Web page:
Now, they are under the microscope, with heavy pressure to show improvement. On an overcast January day, as raindrops beat steadily on the roofs of the portables, three Success for All trainers visit the school for an "implementation check," to see how well things are going.

This is the second of three such visits they'll make at Pine Hills during the program's first year--a vital element of Slavin's efforts to maintain program quality.

Each Success for All school begins the day with a highly structured, 90-minute reading period during which children gather in groups according to reading ability, rather than age.

Each Success for All school begins the day with a highly structured, 90-minute reading period during which children gather in groups according to reading ability, rather than age. Every certified teacher--from the gym coach to the librarian--is assigned a reading class, to keep class sizes small. The pace of the lessons is so rapid that many teachers have a timer perched on their desks to stay on schedule.

As the period begins, trainer Patrice J. Case-McFadin and her two colleagues fan out into classrooms, checklists in hand: Are the teachers asking students to make predictions? Are they moving through the lesson on time? Are they using cooperative-learning techniques to actively involve students?

In one class, where the children are gathered around the floor in a circle, teacher Lurline Martin asks a question and then encourages students to "think, pair, share"--a strategy in which children think about an answer, discuss it with a partner, then share it with the group. Case-McFadin nods her head in delight. During her last visit in October, she specifically asked teachers to use this technique more often.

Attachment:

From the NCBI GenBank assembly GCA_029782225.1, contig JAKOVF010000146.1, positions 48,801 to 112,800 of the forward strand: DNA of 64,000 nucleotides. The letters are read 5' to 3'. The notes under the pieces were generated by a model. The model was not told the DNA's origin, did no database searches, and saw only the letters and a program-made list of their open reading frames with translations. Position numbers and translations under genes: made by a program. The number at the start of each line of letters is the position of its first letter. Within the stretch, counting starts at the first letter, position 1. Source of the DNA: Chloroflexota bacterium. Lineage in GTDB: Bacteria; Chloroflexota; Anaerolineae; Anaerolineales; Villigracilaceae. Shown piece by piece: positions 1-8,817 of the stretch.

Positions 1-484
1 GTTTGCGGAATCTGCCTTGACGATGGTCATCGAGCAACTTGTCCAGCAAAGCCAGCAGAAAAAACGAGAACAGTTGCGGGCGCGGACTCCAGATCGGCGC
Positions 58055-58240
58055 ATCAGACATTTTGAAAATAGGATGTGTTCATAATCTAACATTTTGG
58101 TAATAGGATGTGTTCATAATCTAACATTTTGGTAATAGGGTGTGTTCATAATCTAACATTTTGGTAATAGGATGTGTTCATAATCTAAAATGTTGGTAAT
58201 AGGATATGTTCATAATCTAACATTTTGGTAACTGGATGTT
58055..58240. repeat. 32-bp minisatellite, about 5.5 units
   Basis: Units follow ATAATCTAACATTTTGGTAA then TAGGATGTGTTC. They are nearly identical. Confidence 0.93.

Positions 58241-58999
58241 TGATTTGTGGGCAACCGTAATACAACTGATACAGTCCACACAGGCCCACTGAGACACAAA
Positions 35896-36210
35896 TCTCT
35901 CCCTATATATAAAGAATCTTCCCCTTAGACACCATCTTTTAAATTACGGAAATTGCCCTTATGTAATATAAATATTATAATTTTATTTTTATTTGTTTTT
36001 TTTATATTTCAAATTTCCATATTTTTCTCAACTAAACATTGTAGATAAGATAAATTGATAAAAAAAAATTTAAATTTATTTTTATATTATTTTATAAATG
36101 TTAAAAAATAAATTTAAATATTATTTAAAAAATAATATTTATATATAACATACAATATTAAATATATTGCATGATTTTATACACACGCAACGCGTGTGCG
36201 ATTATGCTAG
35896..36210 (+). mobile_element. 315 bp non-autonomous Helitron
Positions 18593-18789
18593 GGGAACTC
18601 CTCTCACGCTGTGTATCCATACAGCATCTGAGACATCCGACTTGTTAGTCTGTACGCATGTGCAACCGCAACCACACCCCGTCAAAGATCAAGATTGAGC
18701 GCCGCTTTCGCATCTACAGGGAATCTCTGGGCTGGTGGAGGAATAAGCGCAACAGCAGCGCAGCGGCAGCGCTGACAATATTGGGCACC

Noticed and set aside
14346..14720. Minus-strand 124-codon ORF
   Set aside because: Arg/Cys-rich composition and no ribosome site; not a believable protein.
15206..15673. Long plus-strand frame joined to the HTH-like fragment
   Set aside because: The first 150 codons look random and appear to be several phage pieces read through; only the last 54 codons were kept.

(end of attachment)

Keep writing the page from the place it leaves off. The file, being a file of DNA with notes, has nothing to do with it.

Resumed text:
In another classroom, first-year teacher Sheryl Smout models "partner reading," in which two children sit side by side and monitor each other's oral reading and comprehension. "OK, now ask your partner, 'Do you understand what you read? Can you explain it in your own words?'" she prompts.

As she moves through the classrooms, Case-McFadin asks older students what day they are on, since each day of the Success for All week has a different, but predictable, lesson plan. She checks to make sure that materials are displayed where teachers and students can use them. And she writes comments about each teacher's strengths and weaknesses.

Smout was initially troubled by the program's prescriptiveness. "I think it's great," she says now. "I've seen incredible improvements in my children and in their confidence."

Of the school's 63 teachers, nearly half of them, like Smout, are new this year. Principal Faye Dunn says the program has been particularly beneficial for these young teachers, helping them "be structured and really do the right kinds of things that at-risk children need."

At day's end, the trainers will meet with the teachers to review what they've seen and to offer concrete suggestions for improvement.

Back in the Success for All portable, which is crammed with shelves of materials and teachers' manuals, Case-McFadin reviews assessment results with Pine Hills' two on-site facilitators, Kathi Wynn and Sandy Oller. The program requires every school to have at least one facilitator to oversee implementation on a day-to-day basis.

Each student is assessed on an eight-week cycle to determine whether he or she will stay in the same reading group or move up. The assessments also determine which students need daily 20-minute tutoring sessions.

"This program is so specific, it doesn't really leave room for going off on a tangent," says Wynn, a former kindergarten teacher. The implementation checks, she adds, force teachers to concentrate on the primary goals. "It's like Weight Watchers," she says. "If you know you're going to the meeting, you lose the weight."

Most of the trainers, like Case-McFadin, are former Success for All teachers who have been recruited out of the classroom.